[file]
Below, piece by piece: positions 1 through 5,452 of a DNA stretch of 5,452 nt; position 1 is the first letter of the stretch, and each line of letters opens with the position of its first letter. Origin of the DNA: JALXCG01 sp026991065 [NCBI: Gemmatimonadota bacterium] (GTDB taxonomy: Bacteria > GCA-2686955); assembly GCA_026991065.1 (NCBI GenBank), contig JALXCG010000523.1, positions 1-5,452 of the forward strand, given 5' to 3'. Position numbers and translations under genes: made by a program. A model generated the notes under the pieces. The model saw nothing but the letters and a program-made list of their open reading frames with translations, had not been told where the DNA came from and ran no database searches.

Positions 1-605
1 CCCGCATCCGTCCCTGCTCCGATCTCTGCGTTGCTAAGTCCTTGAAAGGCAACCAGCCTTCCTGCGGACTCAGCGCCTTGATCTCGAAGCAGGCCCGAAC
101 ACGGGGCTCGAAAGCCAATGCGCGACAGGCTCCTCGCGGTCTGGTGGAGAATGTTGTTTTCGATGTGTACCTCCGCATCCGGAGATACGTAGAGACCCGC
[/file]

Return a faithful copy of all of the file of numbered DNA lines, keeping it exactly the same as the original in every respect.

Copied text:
Below, piece by piece: positions 1 through 5,452 of a DNA stretch of 5,452 nt; position 1 is the first letter of the stretch, and each line of letters opens with the position of its first letter. Origin of the DNA: JALXCG01 sp026991065 [NCBI: Gemmatimonadota bacterium] (GTDB taxonomy: Bacteria > GCA-2686955); assembly GCA_026991065.1 (NCBI GenBank), contig JALXCG010000523.1, positions 1-5,452 of the forward strand, given 5' to 3'. Position numbers and translations under genes: made by a program. A model generated the notes under the pieces. The model saw nothing but the letters and a program-made list of their open reading frames with translations, had not been told where the DNA came from and ran no database searches.

Positions 1-605
1 CCCGCATCCGTCCCTGCTCCGATCTCTGCGTTGCTAAGTCCTTGAAAGGCAACCAGCCTTCCTGCGGACTCAGCGCCTTGATCTCGAAGCAGGCCCGAAC
101 ACGGGGCTCGAAAGCCAATGCGCGACAGGCTCCTCGCGGTCTGGTGGAGAATGTTGTTTTCGATGTGTACCTCCGCATCCGGAGATACGTAGAGACCCGC